Monday, January 17, 2011
Google, Facebook and Yahoo Ready IPv6 Test
Several of the Internet's most popular Web sites - including Facebook, Google and Yahoo - have agreed to participate in the first global-scale trial of IPv6, the long-anticipated upgrade to the Internet's main communications protocol known as IPv4.
The trial — dubbed "World IPv6 Day" — requires participants to support native IPv6 traffic on their main Web sites on June 8, 2011.
Leading content delivery networks Akamai and Limelight Networks also committed to the IPv6 trial, which is being sponsored by the Internet Society. IPv6 is a necessary upgrade because the Internet is running out of IP addresses using the 30-year-old IPv4 standard.
Less than 5% of IPv4 addresses are left unallocated to the regional Internet registries, which in turn dole them out to network operators. Experts say the free pool of IPv4 addresses will be depleted in a matter of weeks.
IPv4 uses 32-bit addresses and can support 4.3 billion devices connected directly to the Internet. IPv6, on the other hand, uses 128-bit addresses and supports a virtually unlimited number of devices - 2 to the 128th power.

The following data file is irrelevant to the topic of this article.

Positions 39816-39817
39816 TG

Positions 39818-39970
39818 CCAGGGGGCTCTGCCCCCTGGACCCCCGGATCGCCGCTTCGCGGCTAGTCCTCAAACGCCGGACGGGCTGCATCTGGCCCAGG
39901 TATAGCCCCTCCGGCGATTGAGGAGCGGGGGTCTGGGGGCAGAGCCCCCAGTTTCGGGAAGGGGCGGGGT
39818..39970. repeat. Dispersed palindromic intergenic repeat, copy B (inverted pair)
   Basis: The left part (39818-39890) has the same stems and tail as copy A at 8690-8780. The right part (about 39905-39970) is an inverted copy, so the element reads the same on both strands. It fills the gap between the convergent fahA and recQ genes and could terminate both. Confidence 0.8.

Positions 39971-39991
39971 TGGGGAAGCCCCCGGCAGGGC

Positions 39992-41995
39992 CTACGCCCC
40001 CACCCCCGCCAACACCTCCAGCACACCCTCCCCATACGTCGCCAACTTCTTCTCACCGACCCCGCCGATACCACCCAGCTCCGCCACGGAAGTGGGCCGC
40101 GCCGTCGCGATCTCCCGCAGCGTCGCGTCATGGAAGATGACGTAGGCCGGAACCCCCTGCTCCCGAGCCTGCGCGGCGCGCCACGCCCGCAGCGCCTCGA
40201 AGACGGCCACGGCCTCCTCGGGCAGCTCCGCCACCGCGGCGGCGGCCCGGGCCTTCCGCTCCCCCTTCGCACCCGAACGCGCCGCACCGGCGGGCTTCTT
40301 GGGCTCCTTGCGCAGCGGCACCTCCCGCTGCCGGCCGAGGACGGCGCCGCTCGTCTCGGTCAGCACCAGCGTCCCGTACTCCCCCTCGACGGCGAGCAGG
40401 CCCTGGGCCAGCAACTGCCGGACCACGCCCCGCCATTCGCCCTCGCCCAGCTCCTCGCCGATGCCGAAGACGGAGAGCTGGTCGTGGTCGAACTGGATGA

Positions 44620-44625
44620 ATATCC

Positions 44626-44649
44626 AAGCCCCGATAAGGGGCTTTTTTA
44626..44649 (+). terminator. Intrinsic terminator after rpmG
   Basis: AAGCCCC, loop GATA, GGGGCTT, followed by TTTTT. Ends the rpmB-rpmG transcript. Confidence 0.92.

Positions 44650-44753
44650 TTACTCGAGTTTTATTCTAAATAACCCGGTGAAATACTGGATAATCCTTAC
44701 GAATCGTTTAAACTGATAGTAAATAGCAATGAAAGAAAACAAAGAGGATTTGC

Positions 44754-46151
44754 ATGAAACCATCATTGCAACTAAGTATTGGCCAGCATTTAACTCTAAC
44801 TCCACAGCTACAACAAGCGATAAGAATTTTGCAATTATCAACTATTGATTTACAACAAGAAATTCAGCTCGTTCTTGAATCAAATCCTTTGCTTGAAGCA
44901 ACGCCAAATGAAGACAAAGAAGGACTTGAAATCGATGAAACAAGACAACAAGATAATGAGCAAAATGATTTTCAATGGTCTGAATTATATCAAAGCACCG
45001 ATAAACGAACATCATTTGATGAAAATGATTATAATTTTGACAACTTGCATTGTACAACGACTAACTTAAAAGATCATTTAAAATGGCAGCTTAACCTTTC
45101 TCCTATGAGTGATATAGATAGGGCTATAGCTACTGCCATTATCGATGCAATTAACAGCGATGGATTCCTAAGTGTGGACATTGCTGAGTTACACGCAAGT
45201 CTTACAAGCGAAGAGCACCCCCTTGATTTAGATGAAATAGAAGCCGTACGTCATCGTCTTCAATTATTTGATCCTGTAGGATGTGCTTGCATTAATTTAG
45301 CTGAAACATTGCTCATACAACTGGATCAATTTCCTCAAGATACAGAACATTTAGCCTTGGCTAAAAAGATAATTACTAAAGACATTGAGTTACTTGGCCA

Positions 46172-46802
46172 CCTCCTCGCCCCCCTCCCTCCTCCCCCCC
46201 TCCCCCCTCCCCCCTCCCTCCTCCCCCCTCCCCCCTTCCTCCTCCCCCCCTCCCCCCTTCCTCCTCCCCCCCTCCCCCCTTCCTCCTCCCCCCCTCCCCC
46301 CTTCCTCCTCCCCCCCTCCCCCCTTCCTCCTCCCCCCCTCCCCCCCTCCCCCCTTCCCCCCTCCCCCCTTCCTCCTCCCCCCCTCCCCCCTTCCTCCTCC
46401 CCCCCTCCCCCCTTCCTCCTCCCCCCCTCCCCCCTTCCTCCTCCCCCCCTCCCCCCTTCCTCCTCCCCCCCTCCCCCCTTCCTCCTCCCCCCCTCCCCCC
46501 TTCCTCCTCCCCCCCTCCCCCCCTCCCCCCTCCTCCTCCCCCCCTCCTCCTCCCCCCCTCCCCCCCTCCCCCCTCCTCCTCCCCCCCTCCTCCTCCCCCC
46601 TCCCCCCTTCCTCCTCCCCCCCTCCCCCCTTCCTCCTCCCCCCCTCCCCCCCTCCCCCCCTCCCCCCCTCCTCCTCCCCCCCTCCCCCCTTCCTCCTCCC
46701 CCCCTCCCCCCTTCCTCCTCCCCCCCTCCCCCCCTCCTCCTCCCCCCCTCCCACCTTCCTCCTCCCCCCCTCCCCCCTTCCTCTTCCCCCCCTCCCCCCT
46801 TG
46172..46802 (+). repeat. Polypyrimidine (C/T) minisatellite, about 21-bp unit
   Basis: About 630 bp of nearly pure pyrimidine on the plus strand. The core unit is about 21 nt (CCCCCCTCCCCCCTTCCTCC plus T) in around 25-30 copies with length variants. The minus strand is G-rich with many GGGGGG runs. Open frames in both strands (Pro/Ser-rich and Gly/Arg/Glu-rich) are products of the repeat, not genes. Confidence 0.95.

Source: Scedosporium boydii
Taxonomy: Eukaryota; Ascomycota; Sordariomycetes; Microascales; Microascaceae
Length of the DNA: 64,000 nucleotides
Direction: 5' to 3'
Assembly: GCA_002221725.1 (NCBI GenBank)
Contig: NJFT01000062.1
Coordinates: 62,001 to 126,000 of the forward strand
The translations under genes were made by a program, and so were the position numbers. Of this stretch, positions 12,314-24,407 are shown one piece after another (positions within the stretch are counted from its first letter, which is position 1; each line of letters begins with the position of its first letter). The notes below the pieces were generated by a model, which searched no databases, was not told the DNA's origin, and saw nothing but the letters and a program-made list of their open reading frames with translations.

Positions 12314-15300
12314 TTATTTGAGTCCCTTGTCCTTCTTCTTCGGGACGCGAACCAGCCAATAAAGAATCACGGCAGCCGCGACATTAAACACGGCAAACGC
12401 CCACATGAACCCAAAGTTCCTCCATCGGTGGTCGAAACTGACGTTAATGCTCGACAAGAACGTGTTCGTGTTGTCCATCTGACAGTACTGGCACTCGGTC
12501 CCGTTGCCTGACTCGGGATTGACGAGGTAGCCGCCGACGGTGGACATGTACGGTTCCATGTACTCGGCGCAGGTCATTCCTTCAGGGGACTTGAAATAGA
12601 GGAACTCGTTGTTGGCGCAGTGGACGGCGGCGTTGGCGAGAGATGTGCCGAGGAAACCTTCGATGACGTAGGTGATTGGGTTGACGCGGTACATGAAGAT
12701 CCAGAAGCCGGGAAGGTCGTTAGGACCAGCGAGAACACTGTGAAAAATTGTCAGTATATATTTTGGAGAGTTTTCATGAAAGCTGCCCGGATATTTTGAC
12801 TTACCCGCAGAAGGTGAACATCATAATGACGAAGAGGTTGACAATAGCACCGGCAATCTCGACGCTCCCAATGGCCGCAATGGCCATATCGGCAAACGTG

The day-long IPv6 trial is a critical development for content providers such as Google and Facebook, which until now have been supporting IPv6 at separate, dedicated Web addresses rather than on their main traffic-heavy Web sites. Google, for example, says it will enable IPv6 on its main Web sites - including www.google.com and www.youtube.com - for World IPv6 Day.
The event is also a big deal for Yahoo, which has been reluctant to support IPv6 because of concerns about using a DNS whitelisting approach like Google's, which provides IPv6 content only to users with known end-to-end IPv6 connectivity.
"Participating in World IPv6 Day will allow us to obtain real-life data that we can use to ensure a seamless user experience as we transition to IPv6," said Adam Bechtel, vice president of Yahoo's Infrastructure Group, in a statement. "We welcome this opportunity to collaborate with the technical community and provide leadership in addressing the scaling challenges facing the Internet."